“The Sky is Low…”
this weekend after a great youth retreat, I’m on a third cup of coffee, and my
kids and I crowd close around the computer screen to watch a science dvd. We
munch carrots, pop salted green edamame beans, and chew whole wheat cheese
quesadillas (“Mom, whole wheat?! Really?”) while dog variants march
across the screen. (“Okay, I’ll try not to buy whole wheat tortillas
teens descend to their rooms for other school, and I ponder flower beds and
perennial gardens. The plastic bucket of Shasta daisy roots in my garage
languish from their planting delay, and I feverishly plot companion flowers and
garden books speak of the power of good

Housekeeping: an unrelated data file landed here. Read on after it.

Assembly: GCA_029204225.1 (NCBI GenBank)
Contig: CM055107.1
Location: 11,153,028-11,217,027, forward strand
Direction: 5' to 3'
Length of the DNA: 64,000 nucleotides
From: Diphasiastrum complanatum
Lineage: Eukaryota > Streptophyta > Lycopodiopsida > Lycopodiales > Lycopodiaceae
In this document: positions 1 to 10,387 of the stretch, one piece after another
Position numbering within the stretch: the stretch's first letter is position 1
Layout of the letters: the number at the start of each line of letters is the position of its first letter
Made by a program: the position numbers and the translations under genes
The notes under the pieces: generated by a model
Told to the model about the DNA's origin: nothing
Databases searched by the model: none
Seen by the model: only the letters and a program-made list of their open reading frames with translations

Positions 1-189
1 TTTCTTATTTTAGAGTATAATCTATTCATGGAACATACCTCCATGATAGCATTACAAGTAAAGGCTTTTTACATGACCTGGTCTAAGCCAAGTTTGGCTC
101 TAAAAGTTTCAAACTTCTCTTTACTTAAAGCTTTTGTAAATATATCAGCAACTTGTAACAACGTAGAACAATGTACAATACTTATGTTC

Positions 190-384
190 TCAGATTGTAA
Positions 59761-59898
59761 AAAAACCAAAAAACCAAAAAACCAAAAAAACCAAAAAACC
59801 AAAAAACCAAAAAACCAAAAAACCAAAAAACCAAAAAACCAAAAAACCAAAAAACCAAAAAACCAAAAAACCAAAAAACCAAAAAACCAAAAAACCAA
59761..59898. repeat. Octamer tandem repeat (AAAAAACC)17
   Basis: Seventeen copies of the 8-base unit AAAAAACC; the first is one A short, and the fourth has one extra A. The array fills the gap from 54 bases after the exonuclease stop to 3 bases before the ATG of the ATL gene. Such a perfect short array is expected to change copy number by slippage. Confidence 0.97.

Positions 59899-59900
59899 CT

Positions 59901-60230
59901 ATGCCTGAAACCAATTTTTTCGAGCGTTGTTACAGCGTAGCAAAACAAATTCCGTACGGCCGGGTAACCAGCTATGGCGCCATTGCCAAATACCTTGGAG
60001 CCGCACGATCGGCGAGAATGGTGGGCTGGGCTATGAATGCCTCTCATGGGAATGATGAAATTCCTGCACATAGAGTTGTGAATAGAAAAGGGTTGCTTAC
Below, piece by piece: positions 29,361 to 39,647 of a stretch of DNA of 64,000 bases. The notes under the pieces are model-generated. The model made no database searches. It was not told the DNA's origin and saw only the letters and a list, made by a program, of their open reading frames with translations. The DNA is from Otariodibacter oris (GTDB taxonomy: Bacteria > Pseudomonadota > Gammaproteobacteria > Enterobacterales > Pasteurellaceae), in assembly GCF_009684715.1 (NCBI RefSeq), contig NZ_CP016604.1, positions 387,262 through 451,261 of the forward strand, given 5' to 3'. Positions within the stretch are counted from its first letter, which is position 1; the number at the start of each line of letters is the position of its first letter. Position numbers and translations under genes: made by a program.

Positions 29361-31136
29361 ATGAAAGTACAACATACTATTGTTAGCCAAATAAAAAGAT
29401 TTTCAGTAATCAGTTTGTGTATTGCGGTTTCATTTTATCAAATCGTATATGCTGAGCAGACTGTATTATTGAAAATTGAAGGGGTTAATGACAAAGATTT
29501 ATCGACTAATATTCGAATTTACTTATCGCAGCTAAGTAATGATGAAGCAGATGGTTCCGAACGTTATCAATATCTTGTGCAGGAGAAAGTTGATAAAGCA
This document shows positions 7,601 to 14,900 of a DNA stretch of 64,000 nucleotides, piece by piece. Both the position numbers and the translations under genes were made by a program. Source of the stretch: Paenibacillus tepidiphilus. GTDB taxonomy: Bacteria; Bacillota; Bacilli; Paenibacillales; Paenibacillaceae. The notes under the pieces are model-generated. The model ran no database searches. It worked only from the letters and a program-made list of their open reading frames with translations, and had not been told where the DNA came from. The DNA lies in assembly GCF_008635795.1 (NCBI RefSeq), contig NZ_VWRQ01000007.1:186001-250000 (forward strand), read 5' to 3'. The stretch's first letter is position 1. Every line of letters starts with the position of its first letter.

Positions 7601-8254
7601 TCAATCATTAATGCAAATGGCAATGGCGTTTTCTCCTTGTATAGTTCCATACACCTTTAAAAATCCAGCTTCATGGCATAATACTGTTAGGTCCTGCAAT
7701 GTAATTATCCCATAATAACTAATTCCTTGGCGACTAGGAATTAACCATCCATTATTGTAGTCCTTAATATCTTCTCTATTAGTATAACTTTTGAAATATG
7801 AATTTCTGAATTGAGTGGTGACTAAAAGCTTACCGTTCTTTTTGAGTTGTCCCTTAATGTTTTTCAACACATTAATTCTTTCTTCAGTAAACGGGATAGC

companions who can bolster up sagging plants, hide unseemly roots, and add
vivid color to those around them. The reference books speak of the need for
lush fertile soil, enriched by compost and mulch — treasured life-giving
nutrients that spring up from the surrender of decay and death. Hearty life
and color spring from old growth, from life
surrendered, from the drab of former
spade, the bucket of dead-looking Shasta daisy roots, some magenta corabells,
and bags of daffodil, tulip, and crocus bulbs, I head out under a low grey sky.
Pondering companion plants that add strength and beauty to each other, and
the need for continually-enriched
soil that gives life and heartiness, I plunge hands into cold dirt.
Linking with Ann, I say, merci seigneur.